THOUSANDS of protesters calling for political change came under attack in Cairo yesterday evening as the Egyptian army watched on following a peaceful march to the Ministry of Defence.
Activists were surrounded by men, some armed with knives and batons, before being showered with rocks from the rooftops after their path was blocked by the army in the district of Abbasia.
The clash left 143 injured, including several children, according to one local paper, while Amnesty International reported fears of an Egyptian blogger, human rights activist and former employee, Amr Garbheia, being kidnapped who has since tweeted he was home and safe.
The identity of the armed men remains unclear but there have been consistent reports since the revolution began in January of so-called ‘thugs’ attacking unarmed protesters with sticks and knives at otherwise peaceful events.
Many of the young revolutionaries say they are paid by some authority to cause trouble, however witnesses said they believed at least some of them were local residents and business owners angry at the disturbance and loss of business the second demonstration in two days had caused.
Many Egyptians are indifferent to the revolution and want a return to normality as quickly as possible.
Earlier in the day the army’s leadership and country’s de-facto ruling body, the Supreme Council of the Armed Forces, was accused of inflaming tensions.
In a statement it accused a key revolutionary group, the April 6 movement, of seeking to cause trouble while one of its generals said the group would be accompanied on the march by ‘thugs’ requiring security forces to take special measures, a local paper reported.
He also warned of ‘foreign elements’ intent on causing trouble.
The demonstration, which fell on the anniversary of the 1952 revolution that saw national hero Gamal Abdul Nasser come to power, started peacefully from Cairo’s central plaza, Tahrir Square, at around 4.30pm.
The mixed crowd that grew in size along the route were calling for an end to military rule and for the head of the army and de-facto ruler of the country, former defence minister Mohamed Hussein Tantawi, to resign over his failure to meet the demands of the revolution.
However the mood changed after I went to film the army blocking the road with eight armoured vehicles and hundreds of soldiers and riot police behind barbed wire.
A group of women shouting support for Field Marshall Tantawi began accusing me of being a spy before I was questioned by several men.
One loudly claimed he had seen an Egyptian friend and I paying people to cause trouble; something that was of course not true.
As we tried to move away we were surrounded by a dozen people who attempted to drag us towards a side street as blows rained in.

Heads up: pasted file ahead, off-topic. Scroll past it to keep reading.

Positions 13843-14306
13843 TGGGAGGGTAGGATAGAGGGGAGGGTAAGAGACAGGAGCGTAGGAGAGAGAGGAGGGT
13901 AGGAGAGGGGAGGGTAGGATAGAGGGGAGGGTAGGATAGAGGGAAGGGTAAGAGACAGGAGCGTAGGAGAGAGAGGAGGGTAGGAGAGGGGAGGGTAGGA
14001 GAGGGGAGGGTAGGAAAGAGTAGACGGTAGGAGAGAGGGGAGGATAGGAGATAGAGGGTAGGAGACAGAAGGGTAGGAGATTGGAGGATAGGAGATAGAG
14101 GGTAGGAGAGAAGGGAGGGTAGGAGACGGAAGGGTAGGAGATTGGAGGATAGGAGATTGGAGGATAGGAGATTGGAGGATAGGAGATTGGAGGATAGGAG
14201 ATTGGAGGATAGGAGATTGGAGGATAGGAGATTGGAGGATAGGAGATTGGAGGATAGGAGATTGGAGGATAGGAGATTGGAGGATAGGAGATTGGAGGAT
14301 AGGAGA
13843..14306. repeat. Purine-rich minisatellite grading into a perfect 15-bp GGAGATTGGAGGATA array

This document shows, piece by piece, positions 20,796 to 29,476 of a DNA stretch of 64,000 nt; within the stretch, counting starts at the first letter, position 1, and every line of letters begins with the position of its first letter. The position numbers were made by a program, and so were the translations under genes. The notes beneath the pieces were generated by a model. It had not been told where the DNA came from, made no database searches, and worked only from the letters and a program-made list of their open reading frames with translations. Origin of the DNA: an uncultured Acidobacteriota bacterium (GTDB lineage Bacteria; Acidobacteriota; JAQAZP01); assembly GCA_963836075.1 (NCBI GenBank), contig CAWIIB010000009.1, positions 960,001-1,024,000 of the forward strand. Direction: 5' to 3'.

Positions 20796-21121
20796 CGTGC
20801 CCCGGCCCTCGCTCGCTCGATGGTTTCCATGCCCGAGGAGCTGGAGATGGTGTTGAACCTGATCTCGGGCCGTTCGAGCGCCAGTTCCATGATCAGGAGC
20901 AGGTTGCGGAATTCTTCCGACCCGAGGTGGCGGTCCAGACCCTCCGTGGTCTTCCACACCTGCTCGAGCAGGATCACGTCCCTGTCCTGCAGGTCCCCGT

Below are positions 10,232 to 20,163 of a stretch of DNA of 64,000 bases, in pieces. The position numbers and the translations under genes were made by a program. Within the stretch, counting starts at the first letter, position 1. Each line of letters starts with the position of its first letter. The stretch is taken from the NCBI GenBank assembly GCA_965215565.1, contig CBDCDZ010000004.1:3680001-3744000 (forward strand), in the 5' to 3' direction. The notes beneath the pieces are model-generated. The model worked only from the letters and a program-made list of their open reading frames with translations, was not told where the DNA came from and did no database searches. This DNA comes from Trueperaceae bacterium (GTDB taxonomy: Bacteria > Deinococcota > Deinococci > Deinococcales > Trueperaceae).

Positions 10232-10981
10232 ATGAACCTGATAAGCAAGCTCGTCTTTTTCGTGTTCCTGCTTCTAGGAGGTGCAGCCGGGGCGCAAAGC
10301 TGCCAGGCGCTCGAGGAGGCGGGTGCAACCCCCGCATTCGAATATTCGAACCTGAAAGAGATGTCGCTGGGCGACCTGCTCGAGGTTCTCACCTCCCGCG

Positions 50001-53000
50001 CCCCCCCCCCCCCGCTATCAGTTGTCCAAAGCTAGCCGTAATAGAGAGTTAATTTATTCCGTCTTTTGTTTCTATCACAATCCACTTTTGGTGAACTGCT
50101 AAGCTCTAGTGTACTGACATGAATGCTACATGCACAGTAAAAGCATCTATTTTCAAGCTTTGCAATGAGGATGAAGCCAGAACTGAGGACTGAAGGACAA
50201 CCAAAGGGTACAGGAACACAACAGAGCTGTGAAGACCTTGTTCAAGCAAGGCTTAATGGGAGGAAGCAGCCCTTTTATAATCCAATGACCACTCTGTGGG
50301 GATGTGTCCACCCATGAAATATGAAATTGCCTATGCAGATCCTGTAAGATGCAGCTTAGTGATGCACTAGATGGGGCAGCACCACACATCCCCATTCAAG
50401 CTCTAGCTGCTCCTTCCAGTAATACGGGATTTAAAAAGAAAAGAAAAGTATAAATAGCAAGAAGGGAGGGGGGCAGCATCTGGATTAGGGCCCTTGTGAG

My colleague later said one of the men had a knife.
As I was pulled in different directions I managed to break free with the help of a couple of activists who told me to ‘go quickly.’
I ran through the crowd causing panic and continued for 100m until I slowed when around a dozen people who must have given chase lynched me punching and hitting me with a stick as I was pulled in opposite directions.
It seemed some of them must be trying to drag me to safety but I had no idea who.
Eventually I allowed myself to be led by two young men in their 20s who pulled me towards a side-street while the crowd followed when a cafe full of older men came out to help.
Meanwhile back at Abbasia Bridge witnesses later told of pitched battles with protesters unable to escape as they were surrounded by ‘thugs’.
Video footage clearly showed men with knives, sticks and petrol bombs being hurled while rocks rained down from the rooftops.
Later back at Tahrir Square dozens of people could be seen arriving bandaged up and unable to walk unaided as an angry speaker called for government buildings and Metro stations to be closed.
Protesters asked if the army was on their side how could it look on as they were attacked.
With no effective policing in Egypt since February 11 when former president Hosni Mubarak stepped down activists have relied on each other for security.
The police were pilloried after being blamed for the deaths of more than 840 protesters during the 18-day uprising that began on January 25 this year and have remained a passive force largely directing traffic and guarding buildings.
The army has said it supports the revolution and is with the people and has refrained from moving in on activists who disagree saying its leadership is more interested in protecting its dominant role in public life than overseeing a quick transition of power to democratic civilian rule.